Matt Andresen

Former mascot, banker, co-owner of web analytics co. and financial advising co. Currently PR, content and analytics marketing dude with Cleland Marketing.

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Hazing the ME ME ME Generation

Time Magazine 2013 - ME ME ME

Growing up, my dad had a sticker on his music entertainment center that read, “If It’s TOO LOUD, You’re TOO OLD!”  What it didn’t say is that if I tried to play Tupac, my dad would turn it off and say it sounded like “just noise,” that my generation was trying to pass as music.  When I got older I asked him if his parents thought the same of his rock and roll music, he just laughed and reluctantly agreed.  The point is each generation seems to look down on the one following, like one brother would treat his younger one.

Millenials are a very popular topic right now. Back in May, Time Magazine ran a cover that read: The ME ME ME Generation. Millennials are lazy, entitled narcissists who still live with their parents.  Why they’ll save us all.    Here are some quotes from Time Magazine:

“What worries parents, teachers and employers is the latest crop of adults want to postpone growing up. At a time when they should be graduating, entering the workforce and starting their own families, the 20-something crowd is baulking at those rights of passage.  Companies are discovering to win the best talent they must get a young workforce that is considered overly sensitive at best and lazy at worst.  They would rather hike in the Himalayas then climb a corporate ladder. They have trouble making decisions.  A reluctance to embrace the dying work ethic of the former generation left this generation sounding like whiners,”  echoed Brad Karsh of JB Training Solutions on his very informative webinar (for which I base this post) on Millennial Retention at work.

Here is the funny thing, it’s not from the time magazine above, dated May, 20, 2013; It’s from this Time Magazine below, dated July 16, 1990.

Twentysomething 7-16-1990

I think we like to haze the new generation. It would seem that it has become a time honored tradition. If you back a little farther, say 1985 (Newsweek – The Video Generation), you find complaints about how this generation is so obsessed about taking videos of themselves and a decade earlier in the New York Magazine in 1976,  where it talks about the baby boomers and the “Me Decade”.


While every one is quick to focus on the here and now and what technology is doing to the current generation, one needs decades of perspective before just calling the current generation selfish with eyes out just for ME ME ME.  In the end it’s partly the culture to blame, making each generation seem so selfish.  Pop culture cultivates an entitlement mentality by steering kids towards immediate rewards. This immediate reward makes it easier for marketers and advertisers to forgo the work of the relationship they could foster.  All we try to do to help is create rules, but rules without a relationship lead to rebellion from a good financial foundation amongst other things.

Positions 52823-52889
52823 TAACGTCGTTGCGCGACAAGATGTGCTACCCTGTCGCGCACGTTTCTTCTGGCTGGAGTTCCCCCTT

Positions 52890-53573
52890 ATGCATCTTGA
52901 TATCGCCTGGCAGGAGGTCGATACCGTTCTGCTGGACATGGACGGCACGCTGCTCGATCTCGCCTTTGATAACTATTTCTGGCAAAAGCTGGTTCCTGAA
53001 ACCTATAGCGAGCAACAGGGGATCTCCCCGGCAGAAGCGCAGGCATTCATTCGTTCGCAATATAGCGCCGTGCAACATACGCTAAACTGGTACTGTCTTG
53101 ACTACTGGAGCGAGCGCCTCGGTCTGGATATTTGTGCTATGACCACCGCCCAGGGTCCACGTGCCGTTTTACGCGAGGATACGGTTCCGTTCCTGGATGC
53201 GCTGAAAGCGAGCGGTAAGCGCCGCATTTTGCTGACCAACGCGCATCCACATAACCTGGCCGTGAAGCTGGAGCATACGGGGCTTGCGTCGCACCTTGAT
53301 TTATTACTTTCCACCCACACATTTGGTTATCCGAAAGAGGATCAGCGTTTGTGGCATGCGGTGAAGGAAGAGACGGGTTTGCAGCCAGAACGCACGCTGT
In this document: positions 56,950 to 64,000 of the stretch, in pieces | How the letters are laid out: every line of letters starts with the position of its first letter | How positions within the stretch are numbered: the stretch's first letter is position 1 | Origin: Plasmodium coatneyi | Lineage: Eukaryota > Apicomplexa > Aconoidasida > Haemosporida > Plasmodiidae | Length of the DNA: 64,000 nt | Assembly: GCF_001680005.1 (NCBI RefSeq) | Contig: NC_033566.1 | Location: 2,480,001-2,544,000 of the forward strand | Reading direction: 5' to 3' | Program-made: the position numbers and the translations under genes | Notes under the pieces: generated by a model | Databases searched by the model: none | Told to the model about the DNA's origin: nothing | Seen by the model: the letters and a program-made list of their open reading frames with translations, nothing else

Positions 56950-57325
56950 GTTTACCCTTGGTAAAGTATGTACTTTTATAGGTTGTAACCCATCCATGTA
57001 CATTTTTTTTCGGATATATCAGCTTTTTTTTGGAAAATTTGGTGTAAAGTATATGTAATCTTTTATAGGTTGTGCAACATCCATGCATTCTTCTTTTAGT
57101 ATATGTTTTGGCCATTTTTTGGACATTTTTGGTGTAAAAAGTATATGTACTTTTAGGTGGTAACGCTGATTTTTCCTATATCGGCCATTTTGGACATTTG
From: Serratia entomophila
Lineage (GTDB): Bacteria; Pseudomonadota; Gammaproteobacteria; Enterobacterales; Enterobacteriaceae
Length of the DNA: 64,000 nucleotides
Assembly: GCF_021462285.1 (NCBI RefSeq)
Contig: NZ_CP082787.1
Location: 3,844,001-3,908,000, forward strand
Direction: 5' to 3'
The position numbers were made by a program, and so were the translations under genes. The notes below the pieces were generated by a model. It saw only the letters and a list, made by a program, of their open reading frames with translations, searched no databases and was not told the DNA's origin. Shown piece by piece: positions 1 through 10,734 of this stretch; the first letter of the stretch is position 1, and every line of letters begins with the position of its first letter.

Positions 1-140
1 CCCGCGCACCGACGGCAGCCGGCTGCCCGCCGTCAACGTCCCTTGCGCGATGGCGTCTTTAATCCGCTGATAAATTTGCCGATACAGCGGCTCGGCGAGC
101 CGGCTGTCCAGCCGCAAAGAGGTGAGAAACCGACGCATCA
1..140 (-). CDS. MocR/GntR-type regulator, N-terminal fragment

Financial Education: A Bank Do-It-Yourself Project

Me at CV1

Repping my Brass T-Shirt during a financial education discussion at my alma mater, Crescent Valley High School in Corvallis, OR

Benjamin Franklin said, “An Investment in knowledge pays the best interest.”  Richard Cordray, director of the Consumer Financial Protection Bureau (CFPB), furthered this sentiment with bankers at the American Bankers Association’s annual convention on Monday, when he told bankers to “push for financial education for young people at the state level in order to bring up a new generation of responsible borrowers.”

This is all well and good, but how many times do speakers stand up in front of a crowd and inspire them, yet only give very general and unspecific solutions?  I would say most of the time.  Here, Cordray went on to say that, according to a recent article by Philip Ryan, an Associate Editor of Bank Innovation; “Financial responsibility, fostered by education, is far better. Bankers should realize, however, that not all participants in the financial system will receive financial education in the home, and that, therefore, an effort must be made to get this education into the schools so that young people learn the virtues of saving and responsible borrowing early in life.” This may still seem general and unspecific, but it’s a start.  The solution lies within the commitment of the banks.

There is a very specific solution, but it only comes from consistent action.  At Brass we have one such solution; the Brass Student Program, but don’t think we are the only one.  If anything it serves as an example of a program that works by creating a stronger relationship between the bank and local high schools. When looking into other programs or when you are looking to create one yourself, make sure you understand that, for a bank, there are NO SHORTCUTS to being involved yourself.  This is not like doing a home project yourself to save money.  Curing this problem comes down to relationship building, something that was stressed every hour of every day when I was a banker. I think millennials are starving for banks to put in more authentic time with them to foster a relationship and to help them with money, as seen in this short case study of 6 young adults.

American Author Napoleon Hill once said, “It takes half your life before you discover life is a do-it-yourself project. ” So if you, as a bank, are really serious about relationships, make sure the only shortcut you take is not waiting half your life before realizing the obvious…with help of course.